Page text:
|US20060262948 *||Apr 21, 2006||Nov 23, 2006||Metcalf Randall B||Sound system and method for capturing and reproducing sounds originating from a plurality of sound sources|
|US20070056434 *||Nov 3, 2006||Mar 15, 2007||Verax Technologies Inc.||Sound system and method for creating a sound event based on a modeled sound field|
|US20070165876 *||Mar 11, 2005||Jul 19, 2007||Active Audio||Sound device provided with a geometric and electronic radiation control|
|US20070201711 *||Dec 18, 2006||Aug 30, 2007||Meyer John D||Loudspeaker system and method for producing a controllable synthesized sound field|
|US20080063224 *||Mar 21, 2006||Mar 13, 2008||Bloomline Studio B.V||Sound System|
|US20090238383 *||Jan 28, 2009||Sep 24, 2009||Meyer John D||Loudspeaker system and method for producing synthesized directional sound beam|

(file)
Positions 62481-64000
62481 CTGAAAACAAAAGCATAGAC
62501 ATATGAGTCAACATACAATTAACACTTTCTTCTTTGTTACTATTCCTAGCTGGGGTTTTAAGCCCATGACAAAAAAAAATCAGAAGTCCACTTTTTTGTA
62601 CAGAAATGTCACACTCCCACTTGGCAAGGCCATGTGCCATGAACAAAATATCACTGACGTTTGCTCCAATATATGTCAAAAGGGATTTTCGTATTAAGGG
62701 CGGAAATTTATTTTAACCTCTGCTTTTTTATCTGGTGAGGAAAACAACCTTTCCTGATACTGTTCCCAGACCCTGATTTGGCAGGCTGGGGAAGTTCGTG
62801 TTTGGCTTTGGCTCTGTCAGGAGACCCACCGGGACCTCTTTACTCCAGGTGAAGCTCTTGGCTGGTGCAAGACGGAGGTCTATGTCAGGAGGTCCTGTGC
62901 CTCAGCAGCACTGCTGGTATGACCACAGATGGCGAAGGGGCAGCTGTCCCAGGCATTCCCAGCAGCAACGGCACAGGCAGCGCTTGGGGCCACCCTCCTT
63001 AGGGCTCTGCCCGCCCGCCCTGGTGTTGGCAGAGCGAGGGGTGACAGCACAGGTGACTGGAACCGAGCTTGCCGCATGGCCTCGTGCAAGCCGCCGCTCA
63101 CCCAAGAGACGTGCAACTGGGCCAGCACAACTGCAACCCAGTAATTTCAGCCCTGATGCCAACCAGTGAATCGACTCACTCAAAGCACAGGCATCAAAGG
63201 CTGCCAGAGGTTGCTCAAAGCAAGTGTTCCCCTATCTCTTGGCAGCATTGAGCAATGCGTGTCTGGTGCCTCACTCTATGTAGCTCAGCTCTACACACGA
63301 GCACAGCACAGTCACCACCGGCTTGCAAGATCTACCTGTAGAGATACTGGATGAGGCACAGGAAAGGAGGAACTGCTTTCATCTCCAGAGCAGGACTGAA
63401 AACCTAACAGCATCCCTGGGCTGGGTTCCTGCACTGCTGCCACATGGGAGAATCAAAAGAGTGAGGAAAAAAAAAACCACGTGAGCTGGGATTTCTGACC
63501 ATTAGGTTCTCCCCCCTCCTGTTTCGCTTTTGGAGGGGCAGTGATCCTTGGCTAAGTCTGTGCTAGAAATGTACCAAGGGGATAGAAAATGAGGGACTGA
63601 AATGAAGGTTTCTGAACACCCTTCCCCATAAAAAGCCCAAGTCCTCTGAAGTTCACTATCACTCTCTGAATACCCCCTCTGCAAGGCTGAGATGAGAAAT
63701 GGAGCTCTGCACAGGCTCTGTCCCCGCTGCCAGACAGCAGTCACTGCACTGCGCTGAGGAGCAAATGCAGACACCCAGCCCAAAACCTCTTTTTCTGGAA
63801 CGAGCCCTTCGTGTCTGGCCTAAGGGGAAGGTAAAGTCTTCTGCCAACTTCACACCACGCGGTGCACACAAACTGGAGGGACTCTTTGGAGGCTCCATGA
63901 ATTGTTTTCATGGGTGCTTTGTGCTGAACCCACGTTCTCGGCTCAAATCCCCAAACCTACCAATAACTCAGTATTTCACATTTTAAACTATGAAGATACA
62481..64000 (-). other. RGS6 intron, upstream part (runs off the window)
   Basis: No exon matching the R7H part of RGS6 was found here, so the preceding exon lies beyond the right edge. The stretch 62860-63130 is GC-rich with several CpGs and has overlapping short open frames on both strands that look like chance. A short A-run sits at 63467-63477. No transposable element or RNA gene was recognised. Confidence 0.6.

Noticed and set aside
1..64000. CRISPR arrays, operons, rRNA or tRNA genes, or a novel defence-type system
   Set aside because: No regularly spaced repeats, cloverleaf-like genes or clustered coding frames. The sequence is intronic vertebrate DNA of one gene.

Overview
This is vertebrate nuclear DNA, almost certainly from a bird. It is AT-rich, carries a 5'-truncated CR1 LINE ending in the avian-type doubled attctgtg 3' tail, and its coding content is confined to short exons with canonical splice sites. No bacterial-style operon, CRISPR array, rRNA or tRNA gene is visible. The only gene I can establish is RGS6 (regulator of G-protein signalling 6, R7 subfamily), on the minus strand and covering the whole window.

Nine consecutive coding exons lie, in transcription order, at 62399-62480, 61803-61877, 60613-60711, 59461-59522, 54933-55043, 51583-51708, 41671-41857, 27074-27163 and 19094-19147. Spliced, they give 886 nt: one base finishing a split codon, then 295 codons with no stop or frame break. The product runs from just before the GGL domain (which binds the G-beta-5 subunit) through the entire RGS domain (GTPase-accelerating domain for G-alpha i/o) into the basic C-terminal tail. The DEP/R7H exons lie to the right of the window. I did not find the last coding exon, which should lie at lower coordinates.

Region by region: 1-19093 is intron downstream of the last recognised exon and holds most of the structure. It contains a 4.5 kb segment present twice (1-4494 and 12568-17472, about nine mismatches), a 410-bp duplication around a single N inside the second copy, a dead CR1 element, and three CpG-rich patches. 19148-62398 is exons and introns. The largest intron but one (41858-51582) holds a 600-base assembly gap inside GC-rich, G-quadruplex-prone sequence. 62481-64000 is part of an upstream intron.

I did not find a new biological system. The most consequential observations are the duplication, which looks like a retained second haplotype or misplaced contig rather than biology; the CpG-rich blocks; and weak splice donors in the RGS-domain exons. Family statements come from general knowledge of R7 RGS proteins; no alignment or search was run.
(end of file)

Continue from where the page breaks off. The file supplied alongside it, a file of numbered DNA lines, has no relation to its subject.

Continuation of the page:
|US20100223552 *||Mar 2, 2009||Sep 2, 2010||Metcalf Randall B||Playback Device For Generating Sound Events|
|US20110182440 *||Jan 26, 2010||Jul 28, 2011||Cheng Yih Jenq||Woofer-less and enclosure-less loudspeaker system|
|US20110182449 *||Feb 9, 2011||Jul 28, 2011||Cheng Yih Jenq||Enclosure-less loudspeaker system|
|USRE44611||Oct 30, 2009||Nov 26, 2013||Verax Technologies Inc.||System and method for integral transference of acoustical events|
|WO2004032351A1 *||Sep 30, 2003||Apr 15, 2004||Electro Products Inc||System and method for integral transference of acoustical events|
|WO2006128977A1 *||May 31, 2005||Dec 7, 2006||Philippe Pellerin||Sound wave transmitter with axially centered transducers|
|U.S. Classification||381/370, D14/214, 381/300|
|International Classification||H04R3/12, H04R1/40|
|Cooperative Classification||H04R1/403, H04R3/12|
|European Classification||H04R3/12, H04R1/40B|
|May 28, 1996||AS||Assignment|
Owner name: SSE HIRE LIMITED, ENGLAND
Free format text: ASSIGNMENT OF ASSIGNORS INTEREST;ASSIGNOR:BEAKE, CHRISTOPHER JOHN;REEL/FRAME:007979/0293
Effective date: 19960325
|Feb 6, 2002||REMI||Maintenance fee reminder mailed|
|Jul 15, 2002||LAPS||Lapse for failure to pay maintenance fees|
|Sep 10, 2002||FP||Expired due to failure to pay maintenance fee|
Effective date: 20020714